The entire scenario involving Bob's Country Bunker and The Good Old Boys:
* First, either Bob, his wife or one of his employees booked The Good Old Boys, so they should have known that Jake & Elwood were not them.
** Perhaps they were booked through the Good Old Boys' management rather than in person? Alternatively, if it was an employee who did it, then presumably that employee wasn't working that night.
** That makes sense. Bob doesn't seem to recognise the Good Old Boys when they show up.
* Second, The Good Old Boys appear to be a fairly successful band (they had their own custom tour bus) but they were booked to play a podunk bar in Nowheresville for a measly $200.00?
** They could be a once-big act which have fallen on hard times; the tour bus is just a remnant of The Good Old Days.
** Bob's place might be one of those venues where every act in the scene plays at least once no matter how big they get.
** They could be on their way to a bigger gig, Nowheresville was pretty close to where they were spending the night, and they decided to do a gig in a podunk bar for fun, nostalgia and beer money.
** They could also just be pretentious and have the bus as a way of making themselves seem bigger than in fact they are.
** Many bands that tour ''need'' to gig every night to pay for expenses. $200 (which is about $600 in 2014 money) would easily have paid for that day's food and gas. It's not big money, but every little helps.
* Third, Bob tells Jake & Elwood that they played some of the best music they'd ever had that night. Why on Earth would Bob try to make them pay another $100.00 for the $300.00 in beer they drank when he must have made way more than that from his customers who stayed and enjoyed the music?
** Because Bob's very miserly and loves money more than he loves good music.
** Because $100.00 is a lot of money to a small-business owner, and a very big tip.
** And for a small business, it can take thousands to make up for losing $100.
*** I get the impression Bob is swindling them and the brothers are very aware of it.
* Fourth, the Good Old Boys show up several hours late, after the bar was closed, without having called ahead to let Bob know. Not only were they late, they had missed their entire gig! Where were they?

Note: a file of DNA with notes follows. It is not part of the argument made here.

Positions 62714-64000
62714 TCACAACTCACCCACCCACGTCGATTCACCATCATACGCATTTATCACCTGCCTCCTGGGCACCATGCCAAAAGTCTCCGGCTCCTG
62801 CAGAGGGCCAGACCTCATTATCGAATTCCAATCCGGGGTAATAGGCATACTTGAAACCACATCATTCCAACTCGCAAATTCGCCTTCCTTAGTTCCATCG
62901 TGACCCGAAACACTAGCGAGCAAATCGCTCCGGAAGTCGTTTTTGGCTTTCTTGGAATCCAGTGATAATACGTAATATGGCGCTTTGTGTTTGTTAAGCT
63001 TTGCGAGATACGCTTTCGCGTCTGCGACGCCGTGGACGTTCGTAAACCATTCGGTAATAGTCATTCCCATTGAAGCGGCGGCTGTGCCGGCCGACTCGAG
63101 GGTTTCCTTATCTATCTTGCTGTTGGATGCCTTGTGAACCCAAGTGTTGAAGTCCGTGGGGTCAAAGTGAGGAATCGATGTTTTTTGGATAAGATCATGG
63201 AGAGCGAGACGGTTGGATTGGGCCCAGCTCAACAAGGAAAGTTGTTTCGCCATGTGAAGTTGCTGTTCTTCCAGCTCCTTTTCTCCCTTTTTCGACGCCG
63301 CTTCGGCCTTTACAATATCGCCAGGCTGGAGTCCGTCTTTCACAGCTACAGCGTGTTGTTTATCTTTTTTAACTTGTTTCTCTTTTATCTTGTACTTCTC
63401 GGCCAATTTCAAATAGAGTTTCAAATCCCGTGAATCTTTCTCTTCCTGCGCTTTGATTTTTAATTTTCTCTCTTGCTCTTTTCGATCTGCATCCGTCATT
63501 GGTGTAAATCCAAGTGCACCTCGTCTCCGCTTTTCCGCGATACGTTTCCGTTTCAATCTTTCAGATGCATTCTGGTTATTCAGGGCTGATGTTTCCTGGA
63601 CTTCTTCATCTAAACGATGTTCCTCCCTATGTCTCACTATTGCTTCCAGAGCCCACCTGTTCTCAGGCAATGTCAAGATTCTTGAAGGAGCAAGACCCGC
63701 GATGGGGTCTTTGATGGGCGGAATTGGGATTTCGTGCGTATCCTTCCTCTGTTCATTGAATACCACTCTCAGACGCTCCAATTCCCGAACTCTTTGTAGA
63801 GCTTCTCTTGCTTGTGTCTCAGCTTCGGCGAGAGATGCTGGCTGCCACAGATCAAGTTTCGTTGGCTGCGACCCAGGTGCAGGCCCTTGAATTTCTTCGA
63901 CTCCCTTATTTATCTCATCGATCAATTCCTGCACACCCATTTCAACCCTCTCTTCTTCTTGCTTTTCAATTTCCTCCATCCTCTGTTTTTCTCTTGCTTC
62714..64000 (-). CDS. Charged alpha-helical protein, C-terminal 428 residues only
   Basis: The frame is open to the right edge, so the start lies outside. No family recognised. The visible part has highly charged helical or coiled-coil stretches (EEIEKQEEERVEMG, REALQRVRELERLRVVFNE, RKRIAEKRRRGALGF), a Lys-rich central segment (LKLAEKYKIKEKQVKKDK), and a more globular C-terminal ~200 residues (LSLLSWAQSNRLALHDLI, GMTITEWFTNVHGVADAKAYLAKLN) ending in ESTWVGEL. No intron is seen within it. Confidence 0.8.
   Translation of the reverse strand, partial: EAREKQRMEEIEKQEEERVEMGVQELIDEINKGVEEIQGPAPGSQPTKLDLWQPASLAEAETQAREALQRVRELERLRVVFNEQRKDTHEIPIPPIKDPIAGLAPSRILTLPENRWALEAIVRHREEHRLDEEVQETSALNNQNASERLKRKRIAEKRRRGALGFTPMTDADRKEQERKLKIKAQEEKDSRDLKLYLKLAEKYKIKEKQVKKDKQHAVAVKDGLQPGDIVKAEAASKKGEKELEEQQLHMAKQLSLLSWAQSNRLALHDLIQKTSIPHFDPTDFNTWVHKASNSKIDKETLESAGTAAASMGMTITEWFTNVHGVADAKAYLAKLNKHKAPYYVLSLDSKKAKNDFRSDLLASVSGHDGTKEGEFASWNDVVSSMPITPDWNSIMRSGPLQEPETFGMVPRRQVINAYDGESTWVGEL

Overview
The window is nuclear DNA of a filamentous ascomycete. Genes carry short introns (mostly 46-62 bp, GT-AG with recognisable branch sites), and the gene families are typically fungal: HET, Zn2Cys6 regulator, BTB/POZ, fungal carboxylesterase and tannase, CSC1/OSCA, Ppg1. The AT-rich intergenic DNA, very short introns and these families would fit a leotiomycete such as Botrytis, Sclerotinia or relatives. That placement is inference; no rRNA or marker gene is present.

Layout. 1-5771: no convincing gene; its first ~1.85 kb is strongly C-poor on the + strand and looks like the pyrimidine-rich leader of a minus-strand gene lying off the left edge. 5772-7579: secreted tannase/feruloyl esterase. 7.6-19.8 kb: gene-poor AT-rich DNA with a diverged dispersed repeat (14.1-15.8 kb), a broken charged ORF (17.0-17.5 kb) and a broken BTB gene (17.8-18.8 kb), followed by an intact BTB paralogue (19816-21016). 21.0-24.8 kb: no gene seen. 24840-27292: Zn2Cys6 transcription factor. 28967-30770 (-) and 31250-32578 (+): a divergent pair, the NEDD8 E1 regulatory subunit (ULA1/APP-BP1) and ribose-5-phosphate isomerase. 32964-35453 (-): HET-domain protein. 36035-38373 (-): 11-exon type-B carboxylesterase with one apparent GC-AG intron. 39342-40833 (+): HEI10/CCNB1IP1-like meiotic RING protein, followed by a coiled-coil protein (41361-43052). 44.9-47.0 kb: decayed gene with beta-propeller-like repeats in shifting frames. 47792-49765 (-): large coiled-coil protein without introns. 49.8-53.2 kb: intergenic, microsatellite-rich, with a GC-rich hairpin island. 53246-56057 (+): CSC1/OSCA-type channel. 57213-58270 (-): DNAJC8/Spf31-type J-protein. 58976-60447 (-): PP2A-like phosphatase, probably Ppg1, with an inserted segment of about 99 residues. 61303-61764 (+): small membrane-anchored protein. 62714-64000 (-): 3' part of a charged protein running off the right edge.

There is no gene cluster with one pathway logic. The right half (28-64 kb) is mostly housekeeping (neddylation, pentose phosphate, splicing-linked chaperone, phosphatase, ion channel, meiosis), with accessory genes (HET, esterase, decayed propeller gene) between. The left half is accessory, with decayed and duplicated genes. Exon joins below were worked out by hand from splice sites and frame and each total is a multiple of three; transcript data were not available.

** And why were they angry at the Blues Brothers? Since they missed the gig, they weren't getting paid anyway so the Blues Brothers didn't steal their money or anything.
*** Because they're aggressive assholes.
*** And the Blues Brothers ''did'' pretend to be them and steal their gig; late or not, it's the principle of the matter.
** They do acknowledge that they were very late, so they probably just got lost or burst a tire or something. That was mighty lucky for the Blues Brothers... again, MissionFromGod.
* Fifth, why is Bob angry at the Blues Brothers, who showed up and played, and not the Good Old Boys, who didn't arrive until after closing? If Jake & Elwood hadn't shown up, Bob wouldn't have had a band, and he would have looked like an idiot.
** Because they stiffed him out of money they owed him and -- in conning themselves into a job -- made a fool out of him.
* Sixth, why did Jake bother talking with the Good Old Boys at all? They could have left without antagonizing them at all.
** Could be that Jake was trying to protect the rest of the band, in the other car. Give them a longer head start, and draw the Good Ol' Boys' ire by giving them the Bluesmobile to fixate on.
** It's possible that he might have been trying to con them into paying a fine due to their lack of "permits" in order for the Blue Brothers to pay off their bar tab. When the band leader reacted hostilely, Jake probably saw that that plan wouldn't work and decided to just make a break for it instead.
* Why do the hicks keep throwing bottles even at songs they like?
** Because they're hicks. And also drunk off their ass.
* If Elwood's license was suspended, why couldn't Jake just drive? I mean, I'm sure he could. Then they wouldn't have run into all that trouble.